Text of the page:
Tuesday 12 December 2017

RTE stars' pay should be capped, say independent broadcasters

Ray Darcy pictured with his team as he started his new afternoon show on RTE Radio 1 earlier this month. Picture: Brian McEvoy
Ray Darcy pictured with his team as he started his new afternoon show on RTE Radio 1 earlier this month. Picture: Brian McEvoy
Gavin McLoughlin

Gavin McLoughlin

Semi-state pay caps should apply to all RTÉ presenters, according to the chairman of the Independent Broadcasters of Ireland (IBI).

The call came in the wake of RTÉ's high-profile hire of Ray D'Arcy from TodayFM.

"RTÉ has freedom to entice entire programme teams from the independent stations on higher wages," said John Purcell.

Mr Purcell said the State broadcaster was using public money to subsidise "huge, huge salaries".

"I think you'd search far and wide in the public service to find similar salaries," Mr Purcell (pictured right) said.

The IBI is today marking 'World Radio Day' by calling on the Government to deliver on what the IBI said were pre-election promises to address the funding of broadcasting in this country.

"There are public service pay restraints and caps and so on, and I'd think that should apply to RTÉ as well," Mr Purcell said.

"RTÉ Radio continues to enjoy a broadcasting landscape where it can have its cake and eat it, as both a commercial operator and a publicly funded broadcaster," he said.

RTÉ staff are subject to semi-state pay caps but presenters who are designated as independent contractors do not suffer the same restrictions.

The most recent figures released by RTÉ show Ryan Tubridy earning a salary of €495,000 after signing a new three-year contract in 2012.

Mr Purcell said RTÉ "can operate in a ruthlessly commercial manner when it suits its purposes".

Mr Purcell was critical of RTÉ's 'dual funding' model - which allows it to get funding both from licence fee payments and commercial advertising.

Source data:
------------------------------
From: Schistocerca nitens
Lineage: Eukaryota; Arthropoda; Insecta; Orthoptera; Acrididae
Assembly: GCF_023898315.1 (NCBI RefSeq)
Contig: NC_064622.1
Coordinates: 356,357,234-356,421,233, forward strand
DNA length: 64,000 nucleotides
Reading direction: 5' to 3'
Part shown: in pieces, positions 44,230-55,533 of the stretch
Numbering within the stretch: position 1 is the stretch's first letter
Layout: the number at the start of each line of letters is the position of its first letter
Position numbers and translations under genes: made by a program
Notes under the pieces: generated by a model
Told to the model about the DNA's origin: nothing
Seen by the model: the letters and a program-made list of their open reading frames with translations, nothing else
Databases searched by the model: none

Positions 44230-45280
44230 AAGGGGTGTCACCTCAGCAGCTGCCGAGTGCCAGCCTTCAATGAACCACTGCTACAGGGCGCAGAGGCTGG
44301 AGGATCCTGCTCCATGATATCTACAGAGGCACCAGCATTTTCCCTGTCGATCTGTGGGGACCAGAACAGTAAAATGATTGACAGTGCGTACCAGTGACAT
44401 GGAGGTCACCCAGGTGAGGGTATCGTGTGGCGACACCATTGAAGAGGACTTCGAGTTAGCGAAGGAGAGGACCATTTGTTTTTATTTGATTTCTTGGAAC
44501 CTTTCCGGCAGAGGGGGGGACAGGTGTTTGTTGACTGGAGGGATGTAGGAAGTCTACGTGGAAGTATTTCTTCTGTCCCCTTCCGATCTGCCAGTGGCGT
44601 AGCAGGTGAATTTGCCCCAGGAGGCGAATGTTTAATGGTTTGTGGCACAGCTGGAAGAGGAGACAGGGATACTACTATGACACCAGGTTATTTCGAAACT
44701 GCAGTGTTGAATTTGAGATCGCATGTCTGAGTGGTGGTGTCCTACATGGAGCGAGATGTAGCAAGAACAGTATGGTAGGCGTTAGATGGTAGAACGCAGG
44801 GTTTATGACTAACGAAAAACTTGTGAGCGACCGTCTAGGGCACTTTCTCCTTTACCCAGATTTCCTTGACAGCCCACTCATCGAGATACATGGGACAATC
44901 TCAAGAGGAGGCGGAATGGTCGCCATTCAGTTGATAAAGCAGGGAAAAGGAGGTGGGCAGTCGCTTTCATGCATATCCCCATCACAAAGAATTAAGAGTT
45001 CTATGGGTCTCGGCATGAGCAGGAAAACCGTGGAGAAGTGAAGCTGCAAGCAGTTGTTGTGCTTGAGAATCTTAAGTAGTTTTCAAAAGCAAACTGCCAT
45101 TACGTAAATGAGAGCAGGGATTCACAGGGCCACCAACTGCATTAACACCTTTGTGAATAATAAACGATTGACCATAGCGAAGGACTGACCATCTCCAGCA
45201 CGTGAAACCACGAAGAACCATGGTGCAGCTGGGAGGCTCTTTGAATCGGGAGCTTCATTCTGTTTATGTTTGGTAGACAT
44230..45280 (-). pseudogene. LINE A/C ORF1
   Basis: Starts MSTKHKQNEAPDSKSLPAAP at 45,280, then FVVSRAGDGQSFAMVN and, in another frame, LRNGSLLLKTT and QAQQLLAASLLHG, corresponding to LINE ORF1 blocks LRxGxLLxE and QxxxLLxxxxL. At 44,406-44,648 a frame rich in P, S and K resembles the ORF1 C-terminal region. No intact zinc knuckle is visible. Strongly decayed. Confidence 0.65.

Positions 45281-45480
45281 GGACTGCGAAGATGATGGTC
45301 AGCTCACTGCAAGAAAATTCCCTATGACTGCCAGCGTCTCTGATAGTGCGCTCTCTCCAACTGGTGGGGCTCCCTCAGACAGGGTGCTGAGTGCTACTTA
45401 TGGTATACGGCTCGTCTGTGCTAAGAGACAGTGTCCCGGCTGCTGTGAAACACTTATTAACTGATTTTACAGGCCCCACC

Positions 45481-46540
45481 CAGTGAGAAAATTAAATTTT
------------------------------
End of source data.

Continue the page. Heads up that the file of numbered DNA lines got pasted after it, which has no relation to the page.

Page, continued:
"The most obvious example of the unfairness would be in relation to 2fm ... there's very little public service in relation to it. It's basically a pop music and entertainment station."

Mr Purcell said 2fm should be used to provide material that the commercial sector can't viably produce.

He suggested a new regulatory regime for RTÉ, where the State broadcaster would set out how much money it needs to operate in a given year. If licence fee revenue was not enough to cover the figure, RTE would then be allowed to make up the shortfall by selling ads at regulated prices - below which they couldn't be sold.

He said the IBI wants a new fund to be set up, composed of money from licence fee payments, which independent broadcasters could access in return for providing public service content.

"RTÉ gets it for doing it on a national basis, and we've no difficulty with that if they're providing a public service. But equally if we're providing a public service...that should be valued equally.

Mr Purcell is chief executive of Carlow-Kilkenny radio station KCLR 96fm.

RTÉ said it has a legal requirement to deliver on public service obligations that it would not be possible to fulfil with licence fee revenue alone.

"Licence fee revenue covers just over half the cost of the full range of services audiences enjoy," the State broadcaster added.

"The total Top 10 presenter payments represented just over 1pc of RTÉ's operating costs in 2012 and approximately 2pc of personnel related operating costs."

Irish Independent

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